New Dimension performs quite a bit of special packaging, says Fox. “We do some piece counts. We stretch wrap in protective paper wrapping. We will build a crate, wrap your order in Tyvek paper, and load it on the truck the way you want it.”

Outbound, anything in stock can be delivered in 24 hours within a 200-mile radius. “If you want a grade 12L14 bar at standard length, it will be shipped immediately. But if you need it saw cut, chamfered or heat treated, the value-added processing means a longer lead time. The size of the order matters: It’s easier to load 4,000 pounds versus 40,000 pounds. We go to the Chicago market Mondays, Wednesdays and Fridays.”

Fox declined to divulge how many tons of steel New Dimension ships per year but he stresses it’s not about volume but about service and quality. “If you want the steel loaded on a rear axle at 9:45 a.m., if you want small bundles, short lengths, you got it. We are responsive.” 

That is sometimes difficult in an environment where steel producers prefer to manage easy commodity-sized orders. “But it’s not all about the volume. We love small business and we take care of those customers. Everybody wants to sell [to big customers], but there are a lot of companies making small parts and cannot carry inventory and cannot buy truckload quantities of one size bar,” Fox explains. “I don’t have half a million tons a year, but we participate in the same arena as those who do.”

He cites a customer who ordered 20,000 pounds of cold drawn bar and needed it immediately. If the client ordered the material elsewhere, he would have had to pay the freight for a full truckload and still not get it the same day. “You’re still at the end of the line. The customer remembers having to pay extra freight.”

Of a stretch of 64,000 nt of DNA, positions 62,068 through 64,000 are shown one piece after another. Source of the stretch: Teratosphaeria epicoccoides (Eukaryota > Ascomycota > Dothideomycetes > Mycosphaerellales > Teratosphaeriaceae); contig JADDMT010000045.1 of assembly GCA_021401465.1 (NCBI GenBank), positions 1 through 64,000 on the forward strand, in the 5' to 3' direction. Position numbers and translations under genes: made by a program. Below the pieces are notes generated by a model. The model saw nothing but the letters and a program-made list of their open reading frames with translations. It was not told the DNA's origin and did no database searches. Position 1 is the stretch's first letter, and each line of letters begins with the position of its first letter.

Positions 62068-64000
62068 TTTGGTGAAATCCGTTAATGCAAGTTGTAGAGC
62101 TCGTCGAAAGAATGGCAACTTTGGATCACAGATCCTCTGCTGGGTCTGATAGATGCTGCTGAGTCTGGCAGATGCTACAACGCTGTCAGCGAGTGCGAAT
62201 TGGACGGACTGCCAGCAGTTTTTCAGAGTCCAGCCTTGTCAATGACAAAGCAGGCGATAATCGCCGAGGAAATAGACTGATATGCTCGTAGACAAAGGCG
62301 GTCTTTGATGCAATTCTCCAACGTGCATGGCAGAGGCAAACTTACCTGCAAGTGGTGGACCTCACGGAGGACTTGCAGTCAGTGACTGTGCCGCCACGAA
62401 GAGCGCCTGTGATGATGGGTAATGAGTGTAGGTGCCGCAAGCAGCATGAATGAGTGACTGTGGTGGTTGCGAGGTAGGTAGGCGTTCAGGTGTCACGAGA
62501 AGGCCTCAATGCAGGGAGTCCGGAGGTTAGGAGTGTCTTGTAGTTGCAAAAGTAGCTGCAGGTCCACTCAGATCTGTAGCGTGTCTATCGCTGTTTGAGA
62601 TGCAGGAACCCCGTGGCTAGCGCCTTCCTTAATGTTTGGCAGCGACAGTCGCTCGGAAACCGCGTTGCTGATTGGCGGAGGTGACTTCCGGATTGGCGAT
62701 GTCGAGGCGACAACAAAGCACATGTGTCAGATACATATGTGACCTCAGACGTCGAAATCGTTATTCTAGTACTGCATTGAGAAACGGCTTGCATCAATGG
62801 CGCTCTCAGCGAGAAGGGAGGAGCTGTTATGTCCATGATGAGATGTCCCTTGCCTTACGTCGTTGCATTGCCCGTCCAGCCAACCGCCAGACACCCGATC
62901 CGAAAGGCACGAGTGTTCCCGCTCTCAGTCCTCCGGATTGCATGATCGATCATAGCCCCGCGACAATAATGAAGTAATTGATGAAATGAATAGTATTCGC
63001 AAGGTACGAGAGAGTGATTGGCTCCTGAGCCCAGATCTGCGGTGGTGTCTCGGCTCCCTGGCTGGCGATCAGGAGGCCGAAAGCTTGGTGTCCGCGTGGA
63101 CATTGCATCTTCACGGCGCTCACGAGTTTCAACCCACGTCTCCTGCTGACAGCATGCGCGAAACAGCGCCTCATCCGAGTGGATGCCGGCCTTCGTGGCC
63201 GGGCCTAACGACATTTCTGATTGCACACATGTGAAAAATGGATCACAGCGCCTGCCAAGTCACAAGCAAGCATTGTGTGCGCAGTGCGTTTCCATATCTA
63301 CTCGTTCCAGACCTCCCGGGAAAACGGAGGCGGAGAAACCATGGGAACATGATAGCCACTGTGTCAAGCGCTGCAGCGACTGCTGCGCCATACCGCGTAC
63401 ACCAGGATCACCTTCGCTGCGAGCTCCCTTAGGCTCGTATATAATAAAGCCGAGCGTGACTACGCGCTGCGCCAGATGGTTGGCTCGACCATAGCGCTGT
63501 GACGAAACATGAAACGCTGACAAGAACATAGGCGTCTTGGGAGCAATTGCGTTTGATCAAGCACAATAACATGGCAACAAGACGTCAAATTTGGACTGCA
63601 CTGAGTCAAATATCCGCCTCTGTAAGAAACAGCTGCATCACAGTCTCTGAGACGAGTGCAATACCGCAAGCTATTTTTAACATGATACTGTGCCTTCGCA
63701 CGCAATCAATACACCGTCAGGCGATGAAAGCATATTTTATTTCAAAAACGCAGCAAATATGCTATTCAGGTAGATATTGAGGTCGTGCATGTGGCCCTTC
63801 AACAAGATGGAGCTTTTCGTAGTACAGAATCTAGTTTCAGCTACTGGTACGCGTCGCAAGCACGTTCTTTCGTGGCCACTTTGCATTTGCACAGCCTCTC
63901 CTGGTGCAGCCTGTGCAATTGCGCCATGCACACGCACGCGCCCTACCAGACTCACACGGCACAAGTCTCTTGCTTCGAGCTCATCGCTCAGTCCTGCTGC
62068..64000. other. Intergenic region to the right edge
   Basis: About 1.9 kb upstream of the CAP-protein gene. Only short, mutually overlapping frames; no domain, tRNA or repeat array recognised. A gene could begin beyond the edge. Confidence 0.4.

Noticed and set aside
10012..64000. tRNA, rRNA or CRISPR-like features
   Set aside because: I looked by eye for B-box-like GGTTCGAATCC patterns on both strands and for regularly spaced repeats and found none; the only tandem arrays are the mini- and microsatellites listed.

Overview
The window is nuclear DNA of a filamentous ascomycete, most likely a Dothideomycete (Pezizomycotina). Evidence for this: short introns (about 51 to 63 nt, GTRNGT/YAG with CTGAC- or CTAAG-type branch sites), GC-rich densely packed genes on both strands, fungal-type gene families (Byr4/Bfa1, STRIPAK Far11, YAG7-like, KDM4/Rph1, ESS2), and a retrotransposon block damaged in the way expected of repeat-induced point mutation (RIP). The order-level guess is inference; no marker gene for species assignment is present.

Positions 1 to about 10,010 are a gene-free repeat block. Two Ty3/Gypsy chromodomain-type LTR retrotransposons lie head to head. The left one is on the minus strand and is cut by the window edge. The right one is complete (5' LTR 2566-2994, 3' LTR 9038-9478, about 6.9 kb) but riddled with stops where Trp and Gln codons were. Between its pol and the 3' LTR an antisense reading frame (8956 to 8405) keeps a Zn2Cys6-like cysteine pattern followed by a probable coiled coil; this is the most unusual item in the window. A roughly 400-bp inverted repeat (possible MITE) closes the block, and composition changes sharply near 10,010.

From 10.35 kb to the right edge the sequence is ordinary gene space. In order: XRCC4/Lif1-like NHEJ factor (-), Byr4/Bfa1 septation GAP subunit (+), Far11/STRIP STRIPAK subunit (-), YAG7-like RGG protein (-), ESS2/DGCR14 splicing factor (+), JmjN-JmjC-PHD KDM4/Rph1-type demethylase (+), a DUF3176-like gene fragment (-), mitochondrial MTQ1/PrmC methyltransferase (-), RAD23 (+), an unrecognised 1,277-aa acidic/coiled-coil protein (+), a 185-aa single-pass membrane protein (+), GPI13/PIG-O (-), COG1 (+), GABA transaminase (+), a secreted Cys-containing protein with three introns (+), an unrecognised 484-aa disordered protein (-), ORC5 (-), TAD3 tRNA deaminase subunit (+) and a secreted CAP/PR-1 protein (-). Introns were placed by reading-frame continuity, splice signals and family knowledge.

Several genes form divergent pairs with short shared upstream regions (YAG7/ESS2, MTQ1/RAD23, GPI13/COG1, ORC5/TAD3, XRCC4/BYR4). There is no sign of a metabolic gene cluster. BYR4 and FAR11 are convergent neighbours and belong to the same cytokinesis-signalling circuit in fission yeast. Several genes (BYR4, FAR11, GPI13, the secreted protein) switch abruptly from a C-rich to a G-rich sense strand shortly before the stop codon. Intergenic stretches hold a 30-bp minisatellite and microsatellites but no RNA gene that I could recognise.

NDM will give loyal clients every benefit of a doubt. “We have a lot of customers that in 2008 got into trouble [paying bills] but we stayed with them. It’s still a people business,” Fox says. It helps that the company is private and can manage its finances in a way that “we don’t live and die in 30-day increments.”

The company, privately owned by Gray America, which apart from the other holdings previously mentioned, also runs a small trucking firm, is integrated for a reason. 

“What makes us unique is that we have the mousetrap. We control the cold finishing, the testing, the shipping—which means we get it right every time. If we don’t there’s no discussion, no outside party to blame. We are embarrassed and we fix it,” Fox says. 

Modernization mode

During 2014, New Dimension has upgraded its heat treat furnace in pursuit of continuous improvement and automotive heat treat certification. The newest Schumag cold drawing line came on line during second quarter. A new Tsune precision saw was installed during third quarter. All eddy-current surface testers are being upgraded to the latest technology.

“We invested capital in our buildings, cranes, housekeeping. We have new shotblasters, new payoffs to load material into draw benches. We are installing in-line chamfering and unloading capabilities. We invested in our own fabrication and now fabricate our own parts, like gears and rollout tables,” says Fox. And, instead of going to machine shops, “we have our own machine shop for tooling and dies.

“We are starting to invest in building a stand-alone sawing center. We will have no problem selling overflow [capacity] for other sawing operations,” he predicts. 

Market dynamics

Much concern has been expressed about the potential for excess domestic production of SBQ products, even as cold-finished bar imports rose 17.9 percent through September versus last year. 

“We believe the market will be in oversupply territory when the mills fully come on line with their new capacity,” Fox says. “But the steel industry is always about what could be. For example, during my whole career it’s been said that if just 5 percent of the housing market goes to steel studs, there would not be enough galvanized to cover demand. It still hasn’t happened,” he muses.

NDM lives in the now, Fox continues, and the SBQ market “is a good place to be. There is always a market for precision machined products and highly technical applications. We will always have heavy equipment and vehicles made in the United States, and the emergence of a Mexican and South American auto industry,” he says, is encouraging. I don’t think the U.S. SBQ industry has anything to worry about.” MM